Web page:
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What the collapse of the Ming Dynasty can tell us about American decline
Everyone likes to compare the U.S. to Rome, but this 16th century superpower is a far more salient comparison
 
The Ming Dynasty built the Forbidden City.
The Ming Dynasty built the Forbidden City. (Markus Hanke/Corbis)

Ming China was by far the greatest nation on the planet for most of the 15th and 16th centuries. It was certainly the biggest and the richest. Ming technology was in advance of anything in Europe or the Middle East, with movable type, compartmentalized ship hulls, steering rudders, advanced farming techniques, and the ability to solve systems of linear equations. Ming military power conquered Mongolia, subdued Korea and Vietnam, fended off a major invasion from Japan, and quickly disposed of meddlesome raiders from Portugal and the Netherlands. Taxes were low, industry was strong, and the society was peaceful and stable. For almost 300 years, Ming China could — and did — rightfully consider itself the center of the world.

But with the hindsight of history, the Ming doesn't look so awesome. While China was basking in seemingly timeless stability, Europe was seething with new ideas and technological progress. Even as the Chinese government banned oceanic shipping and heavily restricted foreign trade, European countries were discovering the New World and building trading empires. By the time the Ming fell in the 17th century, Europe was well on the way to dominating the world.

The stagnation of the Ming may carry important lessons for a more modern superpower: The United States. We too are a huge, rich, powerful nation that for much of our history has dominated the field of competitors. We too have a whole century of dominance — the 20th — under our belt. And if there's one thing we don't want to do, it's turn into the Ming.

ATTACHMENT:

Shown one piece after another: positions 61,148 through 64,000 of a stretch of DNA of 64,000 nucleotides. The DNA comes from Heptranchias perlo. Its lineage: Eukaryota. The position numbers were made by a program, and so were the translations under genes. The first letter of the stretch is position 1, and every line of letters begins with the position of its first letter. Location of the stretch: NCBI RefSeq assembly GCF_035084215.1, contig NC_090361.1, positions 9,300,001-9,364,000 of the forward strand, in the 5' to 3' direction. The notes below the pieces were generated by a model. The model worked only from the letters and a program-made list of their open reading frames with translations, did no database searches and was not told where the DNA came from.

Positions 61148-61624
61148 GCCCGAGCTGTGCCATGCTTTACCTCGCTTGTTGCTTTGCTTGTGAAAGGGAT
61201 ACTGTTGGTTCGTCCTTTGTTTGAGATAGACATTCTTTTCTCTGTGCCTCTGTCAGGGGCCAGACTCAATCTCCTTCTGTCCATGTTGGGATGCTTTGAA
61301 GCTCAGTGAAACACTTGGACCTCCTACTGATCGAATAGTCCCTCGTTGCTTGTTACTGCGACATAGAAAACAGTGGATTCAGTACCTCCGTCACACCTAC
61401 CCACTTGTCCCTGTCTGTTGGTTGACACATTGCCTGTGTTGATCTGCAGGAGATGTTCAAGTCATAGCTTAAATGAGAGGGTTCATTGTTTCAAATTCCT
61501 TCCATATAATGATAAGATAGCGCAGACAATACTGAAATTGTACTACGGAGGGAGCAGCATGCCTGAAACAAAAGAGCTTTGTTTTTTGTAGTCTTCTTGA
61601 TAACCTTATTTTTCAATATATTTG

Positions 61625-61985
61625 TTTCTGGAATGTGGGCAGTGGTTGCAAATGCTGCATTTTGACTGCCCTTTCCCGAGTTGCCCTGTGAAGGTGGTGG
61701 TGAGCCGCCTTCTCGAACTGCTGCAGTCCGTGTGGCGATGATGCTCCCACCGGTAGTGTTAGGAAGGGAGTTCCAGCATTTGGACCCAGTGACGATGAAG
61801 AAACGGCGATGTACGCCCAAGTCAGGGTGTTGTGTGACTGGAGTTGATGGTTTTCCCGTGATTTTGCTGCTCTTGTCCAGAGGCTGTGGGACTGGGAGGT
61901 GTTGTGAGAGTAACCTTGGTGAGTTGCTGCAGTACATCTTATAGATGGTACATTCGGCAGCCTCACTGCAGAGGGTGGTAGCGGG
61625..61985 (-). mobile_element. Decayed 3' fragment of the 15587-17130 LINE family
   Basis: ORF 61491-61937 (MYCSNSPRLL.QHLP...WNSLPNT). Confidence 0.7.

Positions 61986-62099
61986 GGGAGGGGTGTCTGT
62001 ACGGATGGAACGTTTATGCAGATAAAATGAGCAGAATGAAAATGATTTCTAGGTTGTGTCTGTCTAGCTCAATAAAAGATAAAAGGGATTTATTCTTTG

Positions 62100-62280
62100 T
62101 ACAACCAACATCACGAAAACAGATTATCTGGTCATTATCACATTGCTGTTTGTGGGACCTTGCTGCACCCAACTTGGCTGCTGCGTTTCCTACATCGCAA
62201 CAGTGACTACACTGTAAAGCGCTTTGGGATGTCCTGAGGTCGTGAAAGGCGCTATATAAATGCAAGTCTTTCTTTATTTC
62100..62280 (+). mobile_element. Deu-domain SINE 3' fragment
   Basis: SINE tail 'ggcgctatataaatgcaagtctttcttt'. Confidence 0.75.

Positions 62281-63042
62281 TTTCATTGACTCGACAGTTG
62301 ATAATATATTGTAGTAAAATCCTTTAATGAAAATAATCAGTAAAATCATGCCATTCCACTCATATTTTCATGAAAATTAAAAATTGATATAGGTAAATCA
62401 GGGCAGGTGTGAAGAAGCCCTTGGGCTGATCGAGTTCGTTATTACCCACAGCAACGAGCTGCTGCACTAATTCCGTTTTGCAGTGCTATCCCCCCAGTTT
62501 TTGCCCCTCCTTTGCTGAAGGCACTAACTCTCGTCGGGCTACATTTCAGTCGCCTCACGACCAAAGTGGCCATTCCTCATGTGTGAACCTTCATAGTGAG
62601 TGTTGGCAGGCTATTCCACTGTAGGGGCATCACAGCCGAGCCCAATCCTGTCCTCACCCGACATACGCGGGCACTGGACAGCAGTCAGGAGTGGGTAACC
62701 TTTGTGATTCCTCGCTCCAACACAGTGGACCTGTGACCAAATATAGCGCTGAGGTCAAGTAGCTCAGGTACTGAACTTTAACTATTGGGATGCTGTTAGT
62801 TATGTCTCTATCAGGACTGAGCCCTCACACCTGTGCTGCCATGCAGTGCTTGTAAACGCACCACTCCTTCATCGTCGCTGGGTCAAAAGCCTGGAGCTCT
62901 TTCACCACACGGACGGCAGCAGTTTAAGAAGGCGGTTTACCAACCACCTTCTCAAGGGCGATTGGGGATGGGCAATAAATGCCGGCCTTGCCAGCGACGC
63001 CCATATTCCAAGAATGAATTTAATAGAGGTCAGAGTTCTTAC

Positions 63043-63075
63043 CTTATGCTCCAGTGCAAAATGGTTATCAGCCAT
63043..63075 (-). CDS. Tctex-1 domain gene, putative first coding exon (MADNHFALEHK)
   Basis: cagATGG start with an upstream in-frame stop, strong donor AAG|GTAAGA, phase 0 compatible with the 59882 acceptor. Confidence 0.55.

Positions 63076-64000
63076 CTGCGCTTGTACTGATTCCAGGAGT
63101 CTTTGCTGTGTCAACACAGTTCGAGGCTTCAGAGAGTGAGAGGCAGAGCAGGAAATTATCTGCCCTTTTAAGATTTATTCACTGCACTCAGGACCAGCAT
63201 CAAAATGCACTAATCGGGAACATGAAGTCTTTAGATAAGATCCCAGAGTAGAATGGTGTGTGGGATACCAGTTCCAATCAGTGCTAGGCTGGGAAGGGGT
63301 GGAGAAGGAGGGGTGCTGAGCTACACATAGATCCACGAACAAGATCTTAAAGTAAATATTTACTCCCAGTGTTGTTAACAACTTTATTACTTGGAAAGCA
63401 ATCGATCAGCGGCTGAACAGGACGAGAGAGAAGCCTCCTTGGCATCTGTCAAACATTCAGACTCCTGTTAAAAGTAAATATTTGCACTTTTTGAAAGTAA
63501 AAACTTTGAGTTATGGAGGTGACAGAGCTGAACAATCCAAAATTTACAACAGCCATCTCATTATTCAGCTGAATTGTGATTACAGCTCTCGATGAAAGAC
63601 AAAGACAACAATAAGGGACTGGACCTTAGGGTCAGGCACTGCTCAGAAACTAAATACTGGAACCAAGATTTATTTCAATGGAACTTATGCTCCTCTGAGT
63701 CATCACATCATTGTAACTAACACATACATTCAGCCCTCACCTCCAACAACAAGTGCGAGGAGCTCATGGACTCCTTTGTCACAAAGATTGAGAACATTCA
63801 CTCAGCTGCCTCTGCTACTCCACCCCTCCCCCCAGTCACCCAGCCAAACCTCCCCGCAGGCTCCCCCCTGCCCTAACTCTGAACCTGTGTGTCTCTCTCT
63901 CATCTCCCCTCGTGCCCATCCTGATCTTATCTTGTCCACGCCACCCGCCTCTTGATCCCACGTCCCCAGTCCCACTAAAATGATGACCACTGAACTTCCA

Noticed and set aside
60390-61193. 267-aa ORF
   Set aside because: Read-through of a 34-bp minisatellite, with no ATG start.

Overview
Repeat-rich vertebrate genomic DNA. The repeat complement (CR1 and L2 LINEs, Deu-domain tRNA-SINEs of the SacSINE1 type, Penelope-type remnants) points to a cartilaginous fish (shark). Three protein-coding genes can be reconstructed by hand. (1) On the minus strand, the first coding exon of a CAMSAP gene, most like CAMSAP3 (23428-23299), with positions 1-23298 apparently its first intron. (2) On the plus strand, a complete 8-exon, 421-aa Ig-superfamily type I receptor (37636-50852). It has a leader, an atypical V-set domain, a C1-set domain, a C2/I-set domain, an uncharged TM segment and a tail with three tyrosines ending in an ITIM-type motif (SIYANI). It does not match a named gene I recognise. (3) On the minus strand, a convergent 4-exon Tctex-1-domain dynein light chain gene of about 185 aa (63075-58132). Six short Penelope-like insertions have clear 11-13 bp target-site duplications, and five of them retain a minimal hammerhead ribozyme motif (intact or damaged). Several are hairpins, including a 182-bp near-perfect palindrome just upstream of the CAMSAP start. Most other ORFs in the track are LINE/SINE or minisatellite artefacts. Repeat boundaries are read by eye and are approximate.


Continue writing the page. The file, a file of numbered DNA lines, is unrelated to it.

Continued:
One big reason the Ming stagnated was probably isolationism; the Ming government periodically banned private shipping, burning privately owned ships and forcibly relocating coastal populations away from the sea. Though the policy was ostensibly to curb piracy (which it failed to do), the Ming shipping ban was part of a larger policy of hostility toward trade and foreign travel that grew over time and carried over into the later Qing dynasty.

The United States is hardly isolationist. But as a large country that is geographically isolated from most of the populated world, we need to be vigilant against turning inward. The anti-immigrant sentiment that has grown in recent years is a bad sign. Americans are notorious for not speaking any foreign language, and only 30 percent of Americans have passports. Plenty of foreigners come to study in America's famous universities, but an inevitable downside is that few Americans study in foreign countries. Simply put, we need to get out more.

Part of the Ming's inward-looking worldview was the tendency of Chinese people to see China as the entire world. European maps of the time depicted Europe as the tiny peninsula of Eurasia that it really is; Chinese "world" maps, by contrast, were almost entirely China, with a few outlying areas at the periphery. That's a very unhealthy attitude to have, and sadly, many Americans seem to have it. Survey after survey finds that Americans are geographically illiterate.